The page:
“So you are a crusader of sorts,” the merchant obviously recognized the name of Angel Investigations. With a somewhat sheepish look, he added, “You’re the vampire with a soul. Sorry about the nut comment.”

“No problem,” muttered Angel, realizing that there was more here than met the eye. The man was part demon himself and his shop, though decorated for the holidays like any of the others on the block, was an eclectic mix of modern and mystical. The nametag on his shirt read, ‘Earl’.

Bookshelves lined one wall, with leather-bound and tattered-edged volumes neatly aligned. One area contained antique armor and weaponry. Angel’s eyes lingered there before they skimmed over the display of magic items, spell components and charm bracelets within the glass cases. Then his gaze fell upon a round table full of snow globes in varying sizes. They were nestled in a bed of fake cotton snow, the lights from the close window display twinkling across the glass spheres.

“My grandson likes them, too,” Angel heard Earl say as he found himself picking up one of the snow globes. Unlike most of the others, this one had no miniature figures inside, just whirling snow and a wintery scene painted on the ceramic base.

Snow, Angel realized it was something Connor wasn’t likely to see here in Los Angeles. He gave the globe another shake, watched the snow whirl and spin inside the sphere and for an instant thought he saw his son’s face. Blinking, he looked away and realized that the old merchant was still talking to him.

“I make them myself, you know,” Earl said proudly, “with a little of this, a little of that, and the added bonus of snow. Y’know, we haven’t had a measurable snowfall here since 1962. Maybe you remember that if you were around.”

He paused and received a brief nod from Angel before prattling on, “Just that one freak snowstorm down in Sunnydale a few years ago, but none for us. That’s why I make these. Every now and then, it’s nice to see that snow actually exists.”

Warily, Angel shifted his feet, suddenly feeling like he didn’t want any part of this conversation. He was about the make his excuses and head back out into the street when he was told, “I think most people go through their existence so focused on their troubles that they don’t take the time to enjoy life’s little miracles.”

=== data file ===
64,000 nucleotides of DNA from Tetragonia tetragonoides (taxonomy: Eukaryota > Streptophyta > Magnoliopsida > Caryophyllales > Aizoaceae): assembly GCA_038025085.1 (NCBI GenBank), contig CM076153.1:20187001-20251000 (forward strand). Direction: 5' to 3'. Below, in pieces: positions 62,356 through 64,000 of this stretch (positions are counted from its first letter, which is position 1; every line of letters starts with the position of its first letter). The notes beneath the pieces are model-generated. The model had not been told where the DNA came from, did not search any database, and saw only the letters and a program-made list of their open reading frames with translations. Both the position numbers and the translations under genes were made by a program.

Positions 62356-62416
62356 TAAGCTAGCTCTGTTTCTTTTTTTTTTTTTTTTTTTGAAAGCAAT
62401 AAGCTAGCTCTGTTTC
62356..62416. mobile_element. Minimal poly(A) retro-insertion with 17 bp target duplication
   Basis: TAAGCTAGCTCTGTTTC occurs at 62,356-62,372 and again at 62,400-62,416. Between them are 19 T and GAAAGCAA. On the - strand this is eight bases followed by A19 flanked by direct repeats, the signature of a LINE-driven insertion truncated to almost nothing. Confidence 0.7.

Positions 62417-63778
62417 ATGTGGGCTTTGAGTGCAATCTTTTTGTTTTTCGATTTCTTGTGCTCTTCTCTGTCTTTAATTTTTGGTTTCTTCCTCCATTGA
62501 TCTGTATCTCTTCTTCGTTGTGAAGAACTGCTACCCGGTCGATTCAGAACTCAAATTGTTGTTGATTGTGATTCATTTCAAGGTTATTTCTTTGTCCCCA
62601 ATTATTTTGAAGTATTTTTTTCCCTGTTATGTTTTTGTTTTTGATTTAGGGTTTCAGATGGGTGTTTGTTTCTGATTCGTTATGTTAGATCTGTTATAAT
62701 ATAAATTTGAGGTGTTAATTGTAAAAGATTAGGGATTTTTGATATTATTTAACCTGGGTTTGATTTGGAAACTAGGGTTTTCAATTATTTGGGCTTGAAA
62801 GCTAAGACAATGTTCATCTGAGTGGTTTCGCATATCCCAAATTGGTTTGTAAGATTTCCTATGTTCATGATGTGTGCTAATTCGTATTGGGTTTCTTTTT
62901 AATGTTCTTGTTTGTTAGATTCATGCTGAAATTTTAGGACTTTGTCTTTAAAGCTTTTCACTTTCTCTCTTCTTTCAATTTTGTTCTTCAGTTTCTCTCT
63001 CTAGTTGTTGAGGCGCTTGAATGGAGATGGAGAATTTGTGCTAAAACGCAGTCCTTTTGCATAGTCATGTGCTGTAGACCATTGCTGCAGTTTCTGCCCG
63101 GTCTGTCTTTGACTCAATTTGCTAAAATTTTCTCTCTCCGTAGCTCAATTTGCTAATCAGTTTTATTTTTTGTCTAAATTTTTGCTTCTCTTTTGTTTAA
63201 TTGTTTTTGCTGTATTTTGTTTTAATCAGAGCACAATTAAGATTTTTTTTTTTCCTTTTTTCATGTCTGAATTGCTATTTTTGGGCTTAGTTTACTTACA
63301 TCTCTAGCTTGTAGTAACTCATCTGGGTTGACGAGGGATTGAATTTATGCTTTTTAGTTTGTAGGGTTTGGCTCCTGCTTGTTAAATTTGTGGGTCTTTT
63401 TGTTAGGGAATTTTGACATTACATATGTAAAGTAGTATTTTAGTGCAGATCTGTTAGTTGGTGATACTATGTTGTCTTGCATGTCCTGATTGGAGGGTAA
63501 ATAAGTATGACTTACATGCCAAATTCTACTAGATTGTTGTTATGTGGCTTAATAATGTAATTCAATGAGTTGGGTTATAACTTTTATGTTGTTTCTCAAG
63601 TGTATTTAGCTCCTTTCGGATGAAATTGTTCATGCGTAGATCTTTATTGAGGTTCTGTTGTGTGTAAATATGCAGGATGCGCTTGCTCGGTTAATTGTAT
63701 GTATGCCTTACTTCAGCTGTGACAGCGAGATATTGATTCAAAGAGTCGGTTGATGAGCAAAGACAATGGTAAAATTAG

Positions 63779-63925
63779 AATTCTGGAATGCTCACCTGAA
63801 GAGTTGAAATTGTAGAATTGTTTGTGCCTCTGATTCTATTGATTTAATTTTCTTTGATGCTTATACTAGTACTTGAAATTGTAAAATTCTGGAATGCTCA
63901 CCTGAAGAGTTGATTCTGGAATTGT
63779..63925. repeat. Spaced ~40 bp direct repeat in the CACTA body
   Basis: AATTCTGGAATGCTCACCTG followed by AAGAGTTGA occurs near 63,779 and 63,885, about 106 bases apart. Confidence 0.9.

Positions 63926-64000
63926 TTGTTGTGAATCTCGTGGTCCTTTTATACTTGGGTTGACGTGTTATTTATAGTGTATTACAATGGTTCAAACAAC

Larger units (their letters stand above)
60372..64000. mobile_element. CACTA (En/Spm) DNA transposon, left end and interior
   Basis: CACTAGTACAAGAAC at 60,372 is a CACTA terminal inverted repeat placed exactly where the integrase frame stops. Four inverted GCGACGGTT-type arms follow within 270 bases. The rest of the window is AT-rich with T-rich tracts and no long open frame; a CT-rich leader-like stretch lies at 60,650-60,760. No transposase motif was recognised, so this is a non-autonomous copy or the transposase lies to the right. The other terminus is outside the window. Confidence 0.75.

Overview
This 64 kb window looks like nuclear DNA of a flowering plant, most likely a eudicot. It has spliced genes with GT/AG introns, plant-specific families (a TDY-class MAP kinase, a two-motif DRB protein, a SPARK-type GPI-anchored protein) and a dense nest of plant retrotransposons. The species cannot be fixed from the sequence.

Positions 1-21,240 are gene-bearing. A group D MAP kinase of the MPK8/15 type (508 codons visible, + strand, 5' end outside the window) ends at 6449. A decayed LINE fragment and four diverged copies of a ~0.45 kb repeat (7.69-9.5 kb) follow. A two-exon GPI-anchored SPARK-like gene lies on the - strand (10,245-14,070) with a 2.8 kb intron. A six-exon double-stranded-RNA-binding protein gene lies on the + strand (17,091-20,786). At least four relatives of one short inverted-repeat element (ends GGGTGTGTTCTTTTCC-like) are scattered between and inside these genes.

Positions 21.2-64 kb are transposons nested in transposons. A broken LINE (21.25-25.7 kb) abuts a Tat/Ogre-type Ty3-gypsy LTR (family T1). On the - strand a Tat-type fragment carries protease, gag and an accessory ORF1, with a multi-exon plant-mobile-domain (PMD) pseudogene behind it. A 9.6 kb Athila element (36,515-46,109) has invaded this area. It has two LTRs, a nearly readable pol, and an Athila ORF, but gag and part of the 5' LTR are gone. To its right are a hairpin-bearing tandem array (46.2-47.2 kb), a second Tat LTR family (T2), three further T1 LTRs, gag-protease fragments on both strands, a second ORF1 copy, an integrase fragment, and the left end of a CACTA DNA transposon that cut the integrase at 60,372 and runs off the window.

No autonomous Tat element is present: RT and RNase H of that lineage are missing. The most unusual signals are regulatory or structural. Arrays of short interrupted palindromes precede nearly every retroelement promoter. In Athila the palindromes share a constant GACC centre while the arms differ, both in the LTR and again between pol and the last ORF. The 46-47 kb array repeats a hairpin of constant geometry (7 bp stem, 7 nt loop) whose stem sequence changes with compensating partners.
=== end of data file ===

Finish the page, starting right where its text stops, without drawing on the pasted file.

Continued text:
Returning the snow globe to the table, Angel said, “That depends on the troubles.”

Earl poked him in the chest with the edge of the card in his hand causing Angel to stare down at the spot as if it had been a hot poker. There weren’t many who dared to get quite so personal. “There is no need to be such a Scrooge, vampire. Even demons can enjoy the season.”

Resisting the urge to rub his chest, Angel felt his anger stirring. The well-meaning old merchant was tugging at chains he couldn’t possibly know existed.

“You should be happy,” Earl pointed out, “that you have been blessed with a soul unlike the rest of your kind.”

“Cursed,” came the gruff correction.

Stroking his chin in contemplation, Earl finally gave a nod of understanding, “So you’re one of those glass-is-half-empty people, can’t even recognize a miracle when it happens.”

Though Angel wasn’t really certain why he was still here, much less responding to any of this, his voice dipped low as he told the old man, “I’ve had my share of miracles.”

Earl rolled his eyes, picked up the snow globe that Angel had been admiring and gave it a whirl. He gave a doubtful sigh, “Oh, really?”

The snow that blanketed the sunrise that fateful morning back in Sunnydale had been a miracle, saving him from his own despair. No matter that Connor’s birth was foretold, his existence certainly counted as such. Even the Shanshu prophesy with its promise of a human life would be another miracle should he ever earn redemption. When it happened, he corrected himself. Until then, he still had his son. He had his friends. He had Cordelia.

“I’m just saying a man should try to appreciate those little miracles even though he’s a demon,” Earl’s explanation was lost on Angel who was suddenly transfixed by his own thoughts.

Twirling snowflakes spun in the glass sphere, an image of the people closest to his heart glowing in the center. It vanished as the snow slowly settled to the bottom of the globe. In that moment, Angel realized that he’d closed himself off to just about everything. Those little things that Earl mentioned made life worth living, especially the friends and family he had waiting for him back at the Hyperion.